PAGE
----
When we think about what goes into large digital or virtually-oriented tasks, we sometimes tend to overlook the “little” aspects of the study, those micro-moments that are highly necessary to create a cohesive project or job. This is where microworkers come into play. What are microworkers? They are the individuals who help provide data for machine learning algorithms. This, in turn, fuels the AI-driven technology needed for numerous digital tasks and protocols. So, for example, let’s say you are looking for a movie recommendation for the weekend. Microworkers will likely have something to do with the results that you get back upon searching for that perfect movie to go and watch. If you want to try a new restaurant and aren’t sure which venue to visit, microworker input could have an impact on your evening’s meal.
Among the more common tasks associated with a microworker’s job are tagging content so that algorithms can learn faster, marking relevant features on “maps,” and weeding out duplicate pages on specific platforms. And this scratches the surface. Estimates suggest that they are currently tens of thousands of microworkers out there diligently inputting data, thus helping bolster current technological and digital possibilities. Amazon alone employs a massive number of microworkers at any given time and is thought to be one of the largest employers of this segment of workers.
What Does a Microworker Look Like?
You may just be surprised at what a typical microworker looks like. For example, many microworkers are highly educated, with a larger than an average number of them having a post-graduate degree of some form. More men than women tend to be microworkers. And microworkers come from around the globe—from Pakistan to the US to Brazil and everywhere in between.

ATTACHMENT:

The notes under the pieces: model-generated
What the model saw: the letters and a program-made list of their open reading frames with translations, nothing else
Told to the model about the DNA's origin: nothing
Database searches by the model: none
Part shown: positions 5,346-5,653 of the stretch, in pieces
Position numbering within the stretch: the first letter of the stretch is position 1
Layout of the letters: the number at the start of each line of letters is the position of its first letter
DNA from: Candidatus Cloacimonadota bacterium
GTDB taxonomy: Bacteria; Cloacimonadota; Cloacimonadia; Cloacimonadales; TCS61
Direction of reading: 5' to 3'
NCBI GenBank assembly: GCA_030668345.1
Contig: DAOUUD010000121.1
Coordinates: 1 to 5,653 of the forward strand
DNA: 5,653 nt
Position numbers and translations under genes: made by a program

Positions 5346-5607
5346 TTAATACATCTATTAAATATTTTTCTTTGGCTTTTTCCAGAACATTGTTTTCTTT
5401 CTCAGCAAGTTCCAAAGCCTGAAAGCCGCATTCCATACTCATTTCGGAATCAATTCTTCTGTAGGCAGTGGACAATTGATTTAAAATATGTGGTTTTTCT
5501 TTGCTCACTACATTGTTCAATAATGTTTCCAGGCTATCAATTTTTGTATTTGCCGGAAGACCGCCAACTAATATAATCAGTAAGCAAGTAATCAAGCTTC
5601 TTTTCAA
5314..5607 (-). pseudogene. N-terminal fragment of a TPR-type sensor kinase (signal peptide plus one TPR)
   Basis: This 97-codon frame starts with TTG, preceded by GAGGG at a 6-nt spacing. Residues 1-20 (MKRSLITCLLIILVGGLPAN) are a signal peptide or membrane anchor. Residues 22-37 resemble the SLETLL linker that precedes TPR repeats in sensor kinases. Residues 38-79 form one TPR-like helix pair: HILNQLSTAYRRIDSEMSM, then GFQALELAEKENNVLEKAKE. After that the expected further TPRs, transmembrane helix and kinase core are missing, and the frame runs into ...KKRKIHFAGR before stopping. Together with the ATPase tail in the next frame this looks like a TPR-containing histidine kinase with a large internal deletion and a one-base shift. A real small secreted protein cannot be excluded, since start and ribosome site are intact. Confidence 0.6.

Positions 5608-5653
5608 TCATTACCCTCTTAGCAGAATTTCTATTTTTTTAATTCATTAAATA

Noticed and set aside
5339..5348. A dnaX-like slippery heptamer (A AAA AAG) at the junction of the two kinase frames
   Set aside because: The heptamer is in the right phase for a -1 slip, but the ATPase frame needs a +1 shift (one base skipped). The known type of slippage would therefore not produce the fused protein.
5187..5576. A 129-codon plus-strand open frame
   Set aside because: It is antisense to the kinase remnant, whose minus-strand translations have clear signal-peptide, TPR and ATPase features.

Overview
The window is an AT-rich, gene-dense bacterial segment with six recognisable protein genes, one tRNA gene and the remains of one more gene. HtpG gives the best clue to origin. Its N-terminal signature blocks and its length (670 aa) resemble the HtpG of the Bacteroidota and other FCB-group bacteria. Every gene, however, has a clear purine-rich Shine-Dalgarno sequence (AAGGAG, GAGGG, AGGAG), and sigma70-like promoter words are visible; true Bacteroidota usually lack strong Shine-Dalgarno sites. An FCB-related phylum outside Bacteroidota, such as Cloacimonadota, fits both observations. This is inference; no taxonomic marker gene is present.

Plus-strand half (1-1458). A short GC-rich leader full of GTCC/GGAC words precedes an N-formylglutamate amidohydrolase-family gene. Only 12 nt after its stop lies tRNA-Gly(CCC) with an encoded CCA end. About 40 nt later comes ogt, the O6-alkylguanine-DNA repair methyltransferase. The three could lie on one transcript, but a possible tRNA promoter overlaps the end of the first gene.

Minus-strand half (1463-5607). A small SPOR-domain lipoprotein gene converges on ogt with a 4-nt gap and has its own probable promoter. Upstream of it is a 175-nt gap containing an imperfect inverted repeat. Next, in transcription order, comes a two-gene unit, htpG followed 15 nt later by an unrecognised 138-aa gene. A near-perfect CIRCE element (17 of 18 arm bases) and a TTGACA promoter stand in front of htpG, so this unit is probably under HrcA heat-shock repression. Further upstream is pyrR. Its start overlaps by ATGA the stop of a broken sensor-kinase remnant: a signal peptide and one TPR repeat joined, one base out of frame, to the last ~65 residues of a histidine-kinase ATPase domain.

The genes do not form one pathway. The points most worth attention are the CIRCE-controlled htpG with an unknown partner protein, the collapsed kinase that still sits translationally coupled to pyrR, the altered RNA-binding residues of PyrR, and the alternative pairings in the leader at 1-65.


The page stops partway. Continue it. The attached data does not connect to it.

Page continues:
The concept of microwork has come under attack in the past and more recently. This is due in large part to what an average microworker earns. Depending on the country of origin and the task at hand, a typical microworker will earn approximately $10 a day—and that is on the higher side. This is not enough to live on. And this is why microwork is usually a side gig for those who undertake such tasks.
In some countries, there is very little support for microworkers and thus, very little by way of protection. Also, depending on the region in which the microworkers are located, many are thought to be considered “invisible.” And yet, microwork is essential to the further development of AI technologies. Some might argue that AI, as it stands today (and potentially in the future), could not exist if not for the collective efforts of microworkers around the globe.
How Does a Microworker Find Work?
More and more platforms are specializing in microwork jobs. Various freelance platforms and even one entirely dedicated to microworkers seem to be popping up daily. This represents a massive boon to the microworking industry. As remote work gains more of a stronghold, microwork, inevitably, will too. In other words, it is not going away anytime soon. As more people rely on microworkers and more technology becomes dependent on their input, microworkers stand to gain increasing recognition. They may eventually become eligible for certain protections in employment and labor laws. And hopefully, the amount that microworkers get paid will start to grow.
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